New York State might not be legalizing marijuana this year, in large part due to complications from the coronavirus outbreak, but at least many of those still in the workforce in New York City won’t risk being denied jobs over a positive THC test thanks to a local law that goes into effect next month. And now a city commission is proposing regulations on who exactly will be protected from pre-employment cannabis testing.
The New York City Commission on Human Rights proposed a rule, which was published in The City Record on Tuesday, that
When the City Council first approved the legislation—which was enacted without Mayor Bill de Blasio’s (D) signature last year—it included language carving out exceptions from the prohibition on testing for those applying to certain jobs such as police officers and people charged with supervising or caring for children, as well as positions “tied to a federal or state contract or grant.”
The law, which goes into effect starting May 10, also exempts jobs with “the potential to significantly impact the health or safety of employees or members of the public.”
To that end, these new proposed regulations from the commission seek to explain exactly what constitutes such a position.
Here’s who would still be subject to pre-employment drug testing under the proposal:
1) People in jobs that require them to regularly be on active construction sites,
2) those who regularly operate heavy machinery,
3) those who regularly work with power or gas utility lines,
4) those who use a motor vehicle on approximately a daily basis and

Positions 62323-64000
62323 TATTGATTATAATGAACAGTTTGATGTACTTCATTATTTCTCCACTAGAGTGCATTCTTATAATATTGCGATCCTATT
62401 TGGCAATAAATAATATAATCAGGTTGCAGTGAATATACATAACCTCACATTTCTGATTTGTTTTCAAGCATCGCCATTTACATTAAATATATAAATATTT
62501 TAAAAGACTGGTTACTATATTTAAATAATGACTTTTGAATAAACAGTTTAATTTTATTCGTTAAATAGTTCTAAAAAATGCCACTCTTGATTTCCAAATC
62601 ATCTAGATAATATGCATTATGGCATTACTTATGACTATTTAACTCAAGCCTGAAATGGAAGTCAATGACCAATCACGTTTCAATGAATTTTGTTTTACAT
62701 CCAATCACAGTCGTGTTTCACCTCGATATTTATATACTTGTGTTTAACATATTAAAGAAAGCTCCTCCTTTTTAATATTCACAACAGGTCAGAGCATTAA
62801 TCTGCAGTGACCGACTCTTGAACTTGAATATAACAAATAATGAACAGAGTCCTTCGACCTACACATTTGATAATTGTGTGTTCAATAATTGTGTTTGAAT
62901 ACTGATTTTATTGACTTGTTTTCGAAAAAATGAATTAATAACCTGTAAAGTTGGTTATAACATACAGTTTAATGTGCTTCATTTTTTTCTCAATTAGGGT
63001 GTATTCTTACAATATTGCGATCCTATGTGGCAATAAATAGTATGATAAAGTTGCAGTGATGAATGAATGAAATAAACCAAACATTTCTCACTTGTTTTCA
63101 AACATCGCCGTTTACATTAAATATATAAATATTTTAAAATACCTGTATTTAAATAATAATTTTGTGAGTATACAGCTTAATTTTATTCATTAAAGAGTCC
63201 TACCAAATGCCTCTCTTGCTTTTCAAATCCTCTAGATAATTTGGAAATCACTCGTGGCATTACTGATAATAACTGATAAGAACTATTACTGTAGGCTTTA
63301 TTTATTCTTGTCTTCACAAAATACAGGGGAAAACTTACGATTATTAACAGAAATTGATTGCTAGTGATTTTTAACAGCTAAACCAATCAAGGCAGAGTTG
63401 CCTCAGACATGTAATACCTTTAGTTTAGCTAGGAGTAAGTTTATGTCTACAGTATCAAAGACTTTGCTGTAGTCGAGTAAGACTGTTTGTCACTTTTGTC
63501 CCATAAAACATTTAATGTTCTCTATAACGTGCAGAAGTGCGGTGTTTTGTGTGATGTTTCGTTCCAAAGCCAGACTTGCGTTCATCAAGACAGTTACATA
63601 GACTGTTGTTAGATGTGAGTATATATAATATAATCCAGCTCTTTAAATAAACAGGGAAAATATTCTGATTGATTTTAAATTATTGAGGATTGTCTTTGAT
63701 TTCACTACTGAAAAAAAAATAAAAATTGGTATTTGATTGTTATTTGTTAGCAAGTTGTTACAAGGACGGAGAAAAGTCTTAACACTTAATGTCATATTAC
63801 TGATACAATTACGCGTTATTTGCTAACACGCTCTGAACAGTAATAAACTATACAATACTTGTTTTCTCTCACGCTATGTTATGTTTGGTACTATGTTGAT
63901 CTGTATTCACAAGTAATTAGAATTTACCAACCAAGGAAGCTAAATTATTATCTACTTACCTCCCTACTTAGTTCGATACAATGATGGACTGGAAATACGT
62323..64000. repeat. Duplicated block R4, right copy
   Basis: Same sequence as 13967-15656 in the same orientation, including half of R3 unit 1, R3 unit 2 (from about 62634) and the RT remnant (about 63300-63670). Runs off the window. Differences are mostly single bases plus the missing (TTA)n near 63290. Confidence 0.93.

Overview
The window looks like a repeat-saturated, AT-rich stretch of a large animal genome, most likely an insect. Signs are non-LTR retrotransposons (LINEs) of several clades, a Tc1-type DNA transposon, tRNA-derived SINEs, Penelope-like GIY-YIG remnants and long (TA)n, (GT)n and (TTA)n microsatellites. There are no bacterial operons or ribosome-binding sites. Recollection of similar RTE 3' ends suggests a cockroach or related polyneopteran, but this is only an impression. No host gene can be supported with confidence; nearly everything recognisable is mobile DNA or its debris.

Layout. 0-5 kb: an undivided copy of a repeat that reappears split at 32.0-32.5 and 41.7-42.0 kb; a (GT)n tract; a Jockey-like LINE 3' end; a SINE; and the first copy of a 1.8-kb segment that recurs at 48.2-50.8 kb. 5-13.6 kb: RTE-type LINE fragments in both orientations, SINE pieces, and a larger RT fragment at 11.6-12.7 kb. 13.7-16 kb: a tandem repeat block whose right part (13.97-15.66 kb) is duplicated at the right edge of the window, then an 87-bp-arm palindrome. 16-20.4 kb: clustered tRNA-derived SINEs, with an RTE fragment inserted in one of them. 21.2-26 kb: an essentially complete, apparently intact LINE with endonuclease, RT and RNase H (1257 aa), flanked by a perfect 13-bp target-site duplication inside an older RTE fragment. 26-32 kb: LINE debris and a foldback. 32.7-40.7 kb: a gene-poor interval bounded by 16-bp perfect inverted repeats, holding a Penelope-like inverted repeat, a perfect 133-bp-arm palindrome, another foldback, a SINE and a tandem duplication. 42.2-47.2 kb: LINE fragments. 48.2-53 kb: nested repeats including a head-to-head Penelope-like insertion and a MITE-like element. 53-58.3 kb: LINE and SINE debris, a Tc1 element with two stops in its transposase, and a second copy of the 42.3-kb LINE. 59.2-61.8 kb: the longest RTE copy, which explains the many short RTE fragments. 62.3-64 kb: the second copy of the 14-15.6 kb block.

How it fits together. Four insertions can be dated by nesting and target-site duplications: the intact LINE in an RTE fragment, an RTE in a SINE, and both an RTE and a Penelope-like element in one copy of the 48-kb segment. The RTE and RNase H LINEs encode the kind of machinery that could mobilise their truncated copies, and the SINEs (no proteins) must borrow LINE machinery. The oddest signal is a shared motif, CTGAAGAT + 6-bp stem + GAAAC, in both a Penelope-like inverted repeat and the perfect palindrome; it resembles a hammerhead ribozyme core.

5) those for whom impairment “would interfere with the employee’s ability to take adequate care in the carrying out of his or her job duties and would pose an immediate risk of death or serious physical harm to the employee or to other people.”
“These broad, vague exceptions—which include anyone who drives daily—make no more sense than requiring anyone who ever drives a car to permanently abstain from alcohol,” Karen O’Keef, state policies director with the Marijuana Policy Project, told Marijuana Moment. “Cannabis stays in one’s system for over a month, so a positive test has nothing to do with if a person is impaired at work. The only exception that should apply is when federal law or contracts require pre-employment drug screening.”
The commission also clarified in the proposed rule that “a ‘significant impact on health and safety’ does not include concerns that a positive test for tetrahydrocannabinols or marijuana indicates a lack of trustworthiness or lack of moral character.”
A public comment period is now open for people to weigh in. Feedback will be accepted until April 16, the day the commission is scheduled to hold a hearing on the issue.
In addition to passing the pre-employment cannabis testing ban last year, the City Council also approved resolutions to make it so simple cannabis possession alone doesn’t warrant the removal of a child from a guardian and to require the New York Department of Health to create hospital drug testing regulations for pregnant women or those giving birth, “including informing patients of their rights before any discussion of drug use or drug testing.”
Advocates have celebrated the modest reform victories, but the sting of a defeat on statewide legalization is still fresh. While Gov. Andrew Cuomo (D) included legal cannabis in his budget proposal earlier this year and repeatedly insisted that the policy change be pursued through that vehicle, he said over the weekend that the prospect is “effectively over” for 2020.
Lawmakers in favor of legalization had signaled that might be the case as the state grappled with the COVID-19 pandemic, forcing them to shift legislative priorities. That said, there is a revised legalization bill that was recently introduced which could theoretically be taken up later this year if lawmakers opt to reconvene.
This story was updated to include comment from MPP.
Photo courtesy of Chris Wallis // Side Pocket Images.